An article from the University of Toronto’s The Varsity explored factors affecting past student  union executives. An article called “Life after student politics: Reflections of four former campus  representatives” by Josie Kao interviewed past student union leaders from the University of  Toronto, three men and one woman. The woman interviewed, Jasmine Wong Denike, was asked  “whether she would consider getting involved in politics outside of university.” She replied, “I’m  never getting into politics [again]. Ever,” citing the “toxicity” of politics.  

A 2015 article by Ethan Lou in Maclean’s offers more anecdotal evidence of the challenges  translating student leadership to electoral politics. The article “Inside the lives of student union leaders,” sums up that student leaders “Work 12-hour days, manage a million-dollar budget, and  get a leg up in the job market.” The student leaders talked about their work lobbying politicians,  and two of the student leaders interviewed went into the job market with political work in mind,  but none expressed a desire to be elected.  

A high level scan of biographies of MPs and members of provincial and territorial legislatures  (MLAs, MMPs, MNAs, etc.) located only a few recent elected officials who highlight experience  in post-secondary student leadership at the executive level. All of them are men. The names that  came up included former MP and current leader of Manitoba First Steven Fletcher; current MP  Joël Lightbound; and legislators such as Jason Nixon in Alberta, Raj Chouhan in BC, and  Stephen Lecce in ON.  

The rationale for this project is that there is a significant and under-studied gap  between the numbers of women in student leadership in Prince Edward Island and the numbers  of women who are elected to provincial and federal office. Using data from 1969 to 2019, the  UPEI Student Union, there have been a total of 234 executive members since the 1969-1970  academic year. Of the 234 executives, 79 were women, quantified as 33.76% of the total.  Currently the entire UPEI Student Union is made up of all women.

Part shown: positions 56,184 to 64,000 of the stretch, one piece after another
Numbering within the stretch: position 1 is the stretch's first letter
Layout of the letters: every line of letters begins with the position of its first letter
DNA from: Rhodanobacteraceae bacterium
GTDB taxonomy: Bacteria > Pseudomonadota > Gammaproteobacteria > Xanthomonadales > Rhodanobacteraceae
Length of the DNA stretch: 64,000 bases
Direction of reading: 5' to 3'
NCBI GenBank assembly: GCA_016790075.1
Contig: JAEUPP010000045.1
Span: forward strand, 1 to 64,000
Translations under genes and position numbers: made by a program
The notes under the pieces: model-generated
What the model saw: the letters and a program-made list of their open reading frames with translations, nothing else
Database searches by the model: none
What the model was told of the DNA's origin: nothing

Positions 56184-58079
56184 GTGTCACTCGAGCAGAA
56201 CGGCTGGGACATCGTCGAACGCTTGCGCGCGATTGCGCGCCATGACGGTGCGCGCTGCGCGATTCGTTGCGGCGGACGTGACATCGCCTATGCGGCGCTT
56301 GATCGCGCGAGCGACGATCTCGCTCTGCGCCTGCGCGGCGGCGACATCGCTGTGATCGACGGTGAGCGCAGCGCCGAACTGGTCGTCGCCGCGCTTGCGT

Similar statistical information for Holland College was not readily available. This project would  help address this gap by researching and analyzing the historical make-up of the student union  executive within the scope of this project. The more we know and the more we research the  better we can respond and reduce inequalities. As a result of this project, we will have a better  understanding of barriers and issues relating to engagement during university and college. A  better understanding of this will allow us to craft initiatives and responses that work directly to  address the challenges identified moving forward. 

In comparison, in the same period from 1969 to 2019, 468 people have been elected as Members  of the PEI Legislative Assembly. Of those 468, only 32 MLAs, quantified as 6.8%, have been  women. Only one woman MLA is known to have a background in post-secondary student  leadership. The percentage of women elected as Members of Parliament has been higher, even if  the number has been lower. Since 1969, 21 people have served as MPs representing PEI. Of  these, 3 have been women, representing 14.2%. The factors that create the gap between  representation of women in post-secondary student leadership and provincial and federal  political life need to be better understood. Barriers do exist for women generally such as child  and elder care, but are these the same barriers for politically engaged women on student unions.  This research does not specifically exist. 

Through this data, the Coalition has identified that although women are being elected as  executives at the Student Union level, this number drops by 26.96% at the provincial level of  government. The Coalition believes work is needed to identify why there is such a major gap  between being elected at the Student Union level versus the Provincial Government level.  Furthermore, this research will serve as a tool to bridge the gap between these two levels of  government, to increase the number of women being elected at the Provincial level of  government. 

The full report can be read here